TRPA glossary |

TRPA glossary


Glossary of common terms used by the Tahoe Regional Planning Agency

ALLOCATION — The TRPA issues a set number of allocations each building season. If you own property but don’t have an allocation of development, you do not have the right to build on your property.

APC — Advisory Planning Commission. A commission that reviews projects and other proposed code changes two weeks before the Governing Board hears the issue. Staff of the Tahoe Regional Planning Agency listens to the commission’s critique and makes any needed adjustments to their proposals before they are heard at the Governing Board.

BMP — Best Management Practice. Anything that protects lake clarity by preventing erosion. A BMP could be a retaining wall, gravel trench or paved driveway. Or it could be a golf course using the least amount of fertilizer possible to prevent excess chemicals from going into the lake and feeding the growth of algae.

ORDINANCES — Laws that guide environmental policies of the basin. Any policy changes proposed must be reflected in the agency’s code of ordinances.

COMPACT — A bistate Compact signed into law in 1969 created the TRPA. It was approved by Congress and signed by President Richard Nixon.

COVERAGE — The TRPA has specified a certain amount of land in the basin that can be covered by pavement, a building, a deck, a shed. Coverage can be transferred between properties and purchased on the open market.

EIP — Environmental Improvement Program. A $908 million initiative to protect Lake Tahoe. The agreement relies on erosion control work and other environmental protection projects to stop the lake water from clouding. It involves local, state and federal funds.

GOVERNING BOARD — The 15-member board that is appointed by local governments, governors from Nevada and California, and by the president of the United States. The board votes whether to approve or reject projects.

GRADING SEASON — Dates that define when large-scale excavation projects are allowed. The grading season is from May 1 to Oct. 15. Up to 7-cubic-yards can be excavated or moved without a TRPA permit if the digging occurs within the grading season. Digging at the basin without a permit can only happen year-round if the project involves excavation of 3-cubic-yards of dirt or less. The project cannot be part of a series of excavations; must be completed within 48-period; cannot happen when it is raining or there is snow on the ground; and the site needs to stabilized to prevent erosion.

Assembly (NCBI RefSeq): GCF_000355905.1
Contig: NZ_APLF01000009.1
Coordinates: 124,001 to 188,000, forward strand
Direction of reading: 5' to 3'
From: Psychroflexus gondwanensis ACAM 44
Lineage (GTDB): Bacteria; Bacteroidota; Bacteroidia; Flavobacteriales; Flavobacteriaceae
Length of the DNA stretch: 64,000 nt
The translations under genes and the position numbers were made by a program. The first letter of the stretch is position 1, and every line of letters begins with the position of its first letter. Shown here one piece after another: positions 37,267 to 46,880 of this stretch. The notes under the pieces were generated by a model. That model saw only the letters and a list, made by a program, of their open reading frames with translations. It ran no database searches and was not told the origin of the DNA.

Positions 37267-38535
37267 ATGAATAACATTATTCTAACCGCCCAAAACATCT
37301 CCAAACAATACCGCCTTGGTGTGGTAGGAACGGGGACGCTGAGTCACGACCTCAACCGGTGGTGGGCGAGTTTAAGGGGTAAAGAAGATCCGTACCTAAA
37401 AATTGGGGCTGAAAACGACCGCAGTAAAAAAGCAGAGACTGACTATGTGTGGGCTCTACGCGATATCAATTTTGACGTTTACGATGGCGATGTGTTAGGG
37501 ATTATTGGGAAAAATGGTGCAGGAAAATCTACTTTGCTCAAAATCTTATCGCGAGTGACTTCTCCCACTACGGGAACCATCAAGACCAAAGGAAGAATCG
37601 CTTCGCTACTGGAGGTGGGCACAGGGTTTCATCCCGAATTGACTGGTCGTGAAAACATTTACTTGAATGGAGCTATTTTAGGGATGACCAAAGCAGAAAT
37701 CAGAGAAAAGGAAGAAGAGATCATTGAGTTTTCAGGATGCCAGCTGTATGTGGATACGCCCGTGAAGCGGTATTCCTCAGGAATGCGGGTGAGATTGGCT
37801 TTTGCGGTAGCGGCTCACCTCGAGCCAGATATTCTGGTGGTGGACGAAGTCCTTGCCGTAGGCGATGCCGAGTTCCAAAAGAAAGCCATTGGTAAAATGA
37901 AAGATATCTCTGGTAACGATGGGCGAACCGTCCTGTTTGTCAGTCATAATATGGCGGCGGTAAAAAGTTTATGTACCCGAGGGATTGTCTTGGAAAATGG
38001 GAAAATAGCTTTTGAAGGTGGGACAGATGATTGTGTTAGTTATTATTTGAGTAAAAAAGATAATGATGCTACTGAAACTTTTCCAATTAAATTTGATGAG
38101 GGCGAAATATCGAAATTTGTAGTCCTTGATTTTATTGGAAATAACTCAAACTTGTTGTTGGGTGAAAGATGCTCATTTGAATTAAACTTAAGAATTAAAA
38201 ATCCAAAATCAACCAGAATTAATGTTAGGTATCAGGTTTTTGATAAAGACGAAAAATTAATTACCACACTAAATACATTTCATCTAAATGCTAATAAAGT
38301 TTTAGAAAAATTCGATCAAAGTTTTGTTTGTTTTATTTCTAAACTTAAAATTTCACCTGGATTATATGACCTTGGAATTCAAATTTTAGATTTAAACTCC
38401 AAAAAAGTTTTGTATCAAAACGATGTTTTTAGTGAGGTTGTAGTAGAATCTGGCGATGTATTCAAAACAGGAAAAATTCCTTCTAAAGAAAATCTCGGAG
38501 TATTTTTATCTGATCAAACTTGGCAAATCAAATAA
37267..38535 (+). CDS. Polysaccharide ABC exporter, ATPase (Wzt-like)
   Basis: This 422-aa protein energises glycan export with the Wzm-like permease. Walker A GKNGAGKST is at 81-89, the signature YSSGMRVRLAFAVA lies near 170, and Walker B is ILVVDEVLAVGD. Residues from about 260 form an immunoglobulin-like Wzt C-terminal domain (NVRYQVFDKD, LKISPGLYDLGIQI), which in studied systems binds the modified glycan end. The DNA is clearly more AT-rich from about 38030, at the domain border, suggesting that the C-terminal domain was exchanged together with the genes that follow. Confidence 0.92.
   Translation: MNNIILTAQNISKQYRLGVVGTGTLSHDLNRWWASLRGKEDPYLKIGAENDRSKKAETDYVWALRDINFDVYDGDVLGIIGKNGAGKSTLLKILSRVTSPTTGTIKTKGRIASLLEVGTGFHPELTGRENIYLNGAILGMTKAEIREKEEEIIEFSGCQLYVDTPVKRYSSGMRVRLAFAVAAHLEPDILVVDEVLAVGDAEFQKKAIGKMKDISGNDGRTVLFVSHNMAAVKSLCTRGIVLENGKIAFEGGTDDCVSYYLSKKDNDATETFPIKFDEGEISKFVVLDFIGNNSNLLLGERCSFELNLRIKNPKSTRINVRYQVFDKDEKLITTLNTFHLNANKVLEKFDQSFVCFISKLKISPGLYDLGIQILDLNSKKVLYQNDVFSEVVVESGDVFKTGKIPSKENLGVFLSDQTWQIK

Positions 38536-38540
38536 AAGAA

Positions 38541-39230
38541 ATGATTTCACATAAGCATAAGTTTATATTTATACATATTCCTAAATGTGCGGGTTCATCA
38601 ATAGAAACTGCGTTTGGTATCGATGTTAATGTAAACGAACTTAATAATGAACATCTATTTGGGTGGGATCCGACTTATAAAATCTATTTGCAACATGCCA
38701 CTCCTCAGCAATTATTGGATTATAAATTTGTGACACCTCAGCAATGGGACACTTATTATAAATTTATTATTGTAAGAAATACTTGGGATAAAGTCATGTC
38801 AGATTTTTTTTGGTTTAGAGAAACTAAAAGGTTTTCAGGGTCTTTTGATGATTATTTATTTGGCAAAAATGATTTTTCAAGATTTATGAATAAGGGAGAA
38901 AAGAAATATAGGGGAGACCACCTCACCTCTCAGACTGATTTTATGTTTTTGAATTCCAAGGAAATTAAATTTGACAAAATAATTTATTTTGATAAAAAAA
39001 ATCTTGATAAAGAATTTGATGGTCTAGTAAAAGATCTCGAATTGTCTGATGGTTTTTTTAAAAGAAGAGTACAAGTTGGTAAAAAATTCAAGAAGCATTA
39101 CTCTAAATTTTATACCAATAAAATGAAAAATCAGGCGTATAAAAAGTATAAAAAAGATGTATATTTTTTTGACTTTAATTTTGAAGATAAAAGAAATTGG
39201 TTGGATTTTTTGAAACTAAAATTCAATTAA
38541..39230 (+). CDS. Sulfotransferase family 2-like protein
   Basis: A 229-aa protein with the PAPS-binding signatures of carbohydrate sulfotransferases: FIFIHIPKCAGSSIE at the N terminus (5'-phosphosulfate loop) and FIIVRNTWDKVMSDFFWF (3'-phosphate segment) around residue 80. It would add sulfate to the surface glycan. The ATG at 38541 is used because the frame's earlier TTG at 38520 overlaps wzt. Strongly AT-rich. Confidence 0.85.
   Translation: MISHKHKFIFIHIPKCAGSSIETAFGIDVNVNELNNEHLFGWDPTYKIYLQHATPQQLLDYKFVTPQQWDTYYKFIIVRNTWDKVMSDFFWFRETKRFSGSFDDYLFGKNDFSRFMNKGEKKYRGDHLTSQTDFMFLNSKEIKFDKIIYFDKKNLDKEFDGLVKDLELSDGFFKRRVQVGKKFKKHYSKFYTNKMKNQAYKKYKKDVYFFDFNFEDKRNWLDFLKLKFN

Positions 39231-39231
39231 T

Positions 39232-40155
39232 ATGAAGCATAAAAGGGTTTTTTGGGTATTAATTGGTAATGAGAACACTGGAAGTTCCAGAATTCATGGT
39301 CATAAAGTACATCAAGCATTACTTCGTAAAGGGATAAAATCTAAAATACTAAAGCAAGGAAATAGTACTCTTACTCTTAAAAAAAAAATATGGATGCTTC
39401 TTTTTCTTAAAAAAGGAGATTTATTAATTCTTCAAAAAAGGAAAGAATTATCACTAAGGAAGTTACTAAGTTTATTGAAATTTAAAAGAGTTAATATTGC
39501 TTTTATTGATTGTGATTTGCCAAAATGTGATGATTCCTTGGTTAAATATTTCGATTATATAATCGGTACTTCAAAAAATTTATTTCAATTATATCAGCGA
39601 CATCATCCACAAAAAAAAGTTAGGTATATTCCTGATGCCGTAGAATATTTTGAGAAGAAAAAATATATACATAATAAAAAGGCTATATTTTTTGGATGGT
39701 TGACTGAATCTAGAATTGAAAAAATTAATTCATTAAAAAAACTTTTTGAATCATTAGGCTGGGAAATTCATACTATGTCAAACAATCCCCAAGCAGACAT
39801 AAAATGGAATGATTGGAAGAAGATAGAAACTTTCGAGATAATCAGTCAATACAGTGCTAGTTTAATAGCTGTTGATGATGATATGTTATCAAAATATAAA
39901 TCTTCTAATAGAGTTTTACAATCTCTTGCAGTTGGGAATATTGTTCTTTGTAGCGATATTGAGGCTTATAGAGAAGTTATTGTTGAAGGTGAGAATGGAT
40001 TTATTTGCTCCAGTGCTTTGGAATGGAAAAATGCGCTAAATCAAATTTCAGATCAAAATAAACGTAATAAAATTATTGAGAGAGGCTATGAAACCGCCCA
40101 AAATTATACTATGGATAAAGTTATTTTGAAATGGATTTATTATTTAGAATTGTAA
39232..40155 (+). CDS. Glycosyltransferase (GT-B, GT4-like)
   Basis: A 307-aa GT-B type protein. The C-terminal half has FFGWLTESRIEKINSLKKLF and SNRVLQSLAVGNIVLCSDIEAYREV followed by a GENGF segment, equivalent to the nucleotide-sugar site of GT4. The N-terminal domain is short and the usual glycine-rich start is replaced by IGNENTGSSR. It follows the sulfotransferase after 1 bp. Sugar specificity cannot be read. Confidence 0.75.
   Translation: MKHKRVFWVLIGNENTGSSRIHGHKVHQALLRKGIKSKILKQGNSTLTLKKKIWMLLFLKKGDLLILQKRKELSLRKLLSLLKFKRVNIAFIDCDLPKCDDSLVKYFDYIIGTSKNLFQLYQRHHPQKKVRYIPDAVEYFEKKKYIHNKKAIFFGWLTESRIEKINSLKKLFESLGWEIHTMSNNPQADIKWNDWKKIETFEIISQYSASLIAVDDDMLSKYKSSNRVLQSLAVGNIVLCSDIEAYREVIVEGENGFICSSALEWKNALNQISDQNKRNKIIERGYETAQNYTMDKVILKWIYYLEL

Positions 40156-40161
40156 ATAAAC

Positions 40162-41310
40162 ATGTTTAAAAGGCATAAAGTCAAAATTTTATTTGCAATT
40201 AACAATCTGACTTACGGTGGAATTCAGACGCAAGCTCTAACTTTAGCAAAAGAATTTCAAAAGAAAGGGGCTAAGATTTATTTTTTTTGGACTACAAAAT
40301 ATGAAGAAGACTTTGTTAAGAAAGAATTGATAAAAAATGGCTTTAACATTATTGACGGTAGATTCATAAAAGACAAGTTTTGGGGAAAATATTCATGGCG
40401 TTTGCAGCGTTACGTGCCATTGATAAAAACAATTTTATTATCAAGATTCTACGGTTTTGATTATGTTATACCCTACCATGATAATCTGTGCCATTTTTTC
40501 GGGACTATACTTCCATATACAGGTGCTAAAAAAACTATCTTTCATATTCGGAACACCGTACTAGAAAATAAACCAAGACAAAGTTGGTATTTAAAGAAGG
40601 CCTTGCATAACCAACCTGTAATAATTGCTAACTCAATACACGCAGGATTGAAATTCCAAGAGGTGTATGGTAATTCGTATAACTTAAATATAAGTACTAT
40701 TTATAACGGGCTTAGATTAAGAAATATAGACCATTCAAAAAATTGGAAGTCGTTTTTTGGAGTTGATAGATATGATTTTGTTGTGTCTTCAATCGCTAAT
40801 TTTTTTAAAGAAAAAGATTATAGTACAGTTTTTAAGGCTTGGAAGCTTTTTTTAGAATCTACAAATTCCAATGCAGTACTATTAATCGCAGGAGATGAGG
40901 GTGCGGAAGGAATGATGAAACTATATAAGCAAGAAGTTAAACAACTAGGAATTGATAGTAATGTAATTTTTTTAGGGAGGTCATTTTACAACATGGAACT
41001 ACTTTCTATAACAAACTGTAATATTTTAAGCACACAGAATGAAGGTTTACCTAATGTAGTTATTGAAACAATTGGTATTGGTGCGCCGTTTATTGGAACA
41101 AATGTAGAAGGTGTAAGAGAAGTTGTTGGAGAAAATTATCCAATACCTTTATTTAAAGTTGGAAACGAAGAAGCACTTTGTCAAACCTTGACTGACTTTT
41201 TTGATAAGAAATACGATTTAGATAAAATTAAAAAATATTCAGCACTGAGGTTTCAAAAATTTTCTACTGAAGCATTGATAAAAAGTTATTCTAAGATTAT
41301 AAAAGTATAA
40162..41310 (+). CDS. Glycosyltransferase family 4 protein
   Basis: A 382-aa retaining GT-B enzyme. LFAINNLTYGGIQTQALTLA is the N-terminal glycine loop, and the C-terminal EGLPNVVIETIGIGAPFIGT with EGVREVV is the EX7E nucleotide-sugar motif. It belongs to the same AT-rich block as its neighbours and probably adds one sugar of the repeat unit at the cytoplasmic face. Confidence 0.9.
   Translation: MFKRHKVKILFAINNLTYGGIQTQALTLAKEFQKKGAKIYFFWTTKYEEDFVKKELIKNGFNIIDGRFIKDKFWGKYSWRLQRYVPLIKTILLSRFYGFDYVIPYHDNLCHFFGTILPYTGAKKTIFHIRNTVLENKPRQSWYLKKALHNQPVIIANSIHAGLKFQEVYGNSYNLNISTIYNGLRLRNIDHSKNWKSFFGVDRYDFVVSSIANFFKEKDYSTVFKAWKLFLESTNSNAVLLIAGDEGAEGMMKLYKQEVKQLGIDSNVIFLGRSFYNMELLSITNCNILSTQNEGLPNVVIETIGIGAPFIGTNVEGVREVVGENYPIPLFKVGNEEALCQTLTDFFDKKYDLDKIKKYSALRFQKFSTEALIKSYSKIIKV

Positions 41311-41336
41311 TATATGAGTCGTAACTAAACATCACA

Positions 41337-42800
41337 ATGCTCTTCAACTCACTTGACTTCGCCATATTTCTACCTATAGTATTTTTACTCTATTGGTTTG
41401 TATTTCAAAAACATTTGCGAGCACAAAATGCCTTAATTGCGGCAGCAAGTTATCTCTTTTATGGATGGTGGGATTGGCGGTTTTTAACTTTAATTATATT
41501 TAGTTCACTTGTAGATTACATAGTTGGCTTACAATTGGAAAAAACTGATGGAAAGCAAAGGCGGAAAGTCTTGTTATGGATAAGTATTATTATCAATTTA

INDICATORS — The TRPA uses 36 indicators to determine how close it is to attaining its nine thresholds. The most recent report said the basin had attained no thresholds and only satisfied seven indicators.

IPES — Individual Parcel Evaluation System. System used to determine how environmentally sensitive a parcel of land is. Steep slopes and streams can make land environmentally sensitive. An IPES score of zero means the land cannot be built on.

PAS — Plan Area Statement. The TRPA has separated Lake Tahoe Basin into 175 areas to determine where commercial, residential, tourist or affordable housing is allowed. For each plan area, a statement lays out how that particular area should be regulated to achieve environmental and land use goals.

REGIONAL PLAN — Adopted in 1987, it set a 20-year path for the TRPA outlining what the agency needs to achieve to satisfy its thresholds. A new plan is needed by 2007. The effort to create a new regional plan, called Pathway 2007, is under way. It will likely involve changing the thresholds or indicators.

SEZ — Stream Environment Zone. Considered the most sensitive land in the Lake Tahoe Basin. In all, 63 streams empty into the lake.

THRESHOLD — The TRPA adopted in 1982 nine thresholds, or environmental goals, it needs to achieve. They are set for air, water, soil conservation, vegetation, fisheries, wildlife, scenic quality, noise and recreation.

–Gregory Crofton

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